The president’s response came after Conway criticized his wife’s boss once again on Monday, tweeting that Trump’s mental state is “getting worse.” Conway included a definition of  “Narcissistic Personality Disorder,” which mentioned that the afflicted are “preoccupied with fantasies.”

“Don’t assume that the things he says and does are part of a rational plan or strategy, because they seldom are. Consider them as a product of his pathologies, and they make perfect sense,” Conway added.

Also Read: Kellyanne Conway Says ‘Unhinged’ Woman Assaulted Her in Maryland Restaurant (Video)

The tweet battle escalated on Tuesday, with Trump retweeting a post on Conway and adding his comment that he was a “total loser.” Conway shot back, saying “Congratulations! You just guaranteed that millions of more people are going to learn about narcissistic personality disorder and malignant narcissism. Great job!”

Congratulations! You just guaranteed that millions of more people are going to learn about narcissistic personality disorder and malignant narcissism! Great job! https://t.co/Dk9bI3sBs7

— George Conway (@gtconway3d) March 19, 2019

This wasn’t the first time Conway has went after the president.. Last November, Conway creative referred to the Trump administration as a “s–storm in a dumpster fire.”

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New Zealand PM Says Tech Giants Bear ‘Responsibility’ for Mosque Shooting Attack Video

Read on: TheWrapTheWrap.

New Zealand politicians and businesses are calling on tech giants like Facebook and Google to accept a measure of accountability after last week’s deadly mosque shooting killing 50 people that was live streamed and shared on social media.

“We cannot simply sit back and accept that these platforms just exist and that what is said on them is not the responsibility of the place where they are published,” New Zealand Prime Minister Jacinda Ardern told Parliament on Tuesday.

“They are the publisher. Not just the postman,” she added. “There cannot be a case of all profit, no responsibility.”

Also Read: YouTube Blocked 1 Video Upload Per Second of New Zealand Mosque Shooting

Ardern’s criticism comes right after Facebook released more information on the video of the deadly shooting on Monday night.

Facebook deputy general counsel Chris Sonderby said the live stream of the attack was viewed 200 times and wasn’t reported by anyone watching it; Facebook ultimately received a user complaint 29 minutes after it started, or about 12 minutes after the live stream ended. The video was ultimately viewed about 4,000 times, according to Sonderby, and the video was deleted 1.5 million times in the 24 hours after the attack — including 1.2 million uploads that were instantly removed.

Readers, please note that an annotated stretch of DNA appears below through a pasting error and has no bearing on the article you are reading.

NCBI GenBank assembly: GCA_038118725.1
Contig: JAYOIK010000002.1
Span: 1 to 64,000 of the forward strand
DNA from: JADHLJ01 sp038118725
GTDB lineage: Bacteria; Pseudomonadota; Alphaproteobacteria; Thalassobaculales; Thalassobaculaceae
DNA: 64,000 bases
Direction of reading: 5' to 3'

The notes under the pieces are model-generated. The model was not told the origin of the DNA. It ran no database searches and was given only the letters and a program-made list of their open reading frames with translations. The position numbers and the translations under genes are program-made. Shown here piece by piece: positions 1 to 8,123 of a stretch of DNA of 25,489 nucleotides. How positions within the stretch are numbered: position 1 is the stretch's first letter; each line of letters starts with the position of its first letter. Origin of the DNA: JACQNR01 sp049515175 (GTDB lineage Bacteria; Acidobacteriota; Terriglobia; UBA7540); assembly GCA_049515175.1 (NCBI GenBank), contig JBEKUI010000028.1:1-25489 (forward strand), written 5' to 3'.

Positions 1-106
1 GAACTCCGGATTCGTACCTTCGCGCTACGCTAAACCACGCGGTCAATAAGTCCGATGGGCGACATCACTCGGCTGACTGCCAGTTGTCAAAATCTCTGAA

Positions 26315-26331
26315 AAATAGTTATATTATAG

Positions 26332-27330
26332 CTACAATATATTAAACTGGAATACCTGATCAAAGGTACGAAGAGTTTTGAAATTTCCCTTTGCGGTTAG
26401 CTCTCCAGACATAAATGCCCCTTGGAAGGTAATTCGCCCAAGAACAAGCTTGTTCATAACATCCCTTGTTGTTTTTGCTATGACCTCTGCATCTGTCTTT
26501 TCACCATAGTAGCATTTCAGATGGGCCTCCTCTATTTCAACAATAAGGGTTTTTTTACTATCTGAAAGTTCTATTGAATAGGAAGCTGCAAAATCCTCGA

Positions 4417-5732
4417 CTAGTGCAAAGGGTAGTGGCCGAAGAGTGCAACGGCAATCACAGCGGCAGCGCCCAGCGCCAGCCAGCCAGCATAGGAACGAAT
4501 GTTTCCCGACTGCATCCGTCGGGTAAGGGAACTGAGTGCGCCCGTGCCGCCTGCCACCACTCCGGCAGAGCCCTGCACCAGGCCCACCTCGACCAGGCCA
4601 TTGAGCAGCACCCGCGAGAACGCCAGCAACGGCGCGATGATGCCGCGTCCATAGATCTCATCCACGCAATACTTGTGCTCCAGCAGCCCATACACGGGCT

On Friday, a Facebook rep explained that the company’s artificial intelligence tools scanned the original attack video, allowing its system to immediately spot similar scenes and remove most uploads.

Also Read: Inside Facebook, YouTube and Twitter’s Struggle to Purge Video of the New Zealand Mosque Attacks

Despite the efforts of Facebook, Google-owned YouTube and Twitter to purge the attack video — with varying degrees of success — from their platforms, New Zealand telecom execs felt the companies could’ve done more. The heads of Vodafone, 2Degrees and Spark in New Zealand signed a joint letter on Tuesday calling for Facebook chief Mark Zuckerberg, Twitter chief Jack Dorsey, and Google chief Sundar Pichai to join an “urgent discussion” on how to completely stop violent videos from being shared.

“Content sharing platforms have a duty of care to proactively monitor for harmful content, act expeditiously to remove content which is flagged to them as illegal and ensure that such material — once identified — cannot be re-uploaded,” the execs said in the letter. They added that the attack video “should never have been made available online.”

That might be easier said that done. Looking at the 24-hour period after the attack, Google and Twitter, like Facebook, were leveraging moderators and AI tools to remove posts sharing the attack video. At its peak in the few hours after the shooting, YouTube said on Monday it was seeing up to 1 video of the attack being uploaded each second.

Also Read: PewDiePie Is ‘Sickened’ After New Zealand Mosque Shooter Names Him in Attack Video

The telecom execs concluded by recommending New Zealand adopt laws similar to Europe, where tech companies are fined if certain content isn’t removed within a specific amount of time.

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Fox News, Ben Shapiro’s Daily Wire Dominate Facebook’s Most Popular Stories of 2019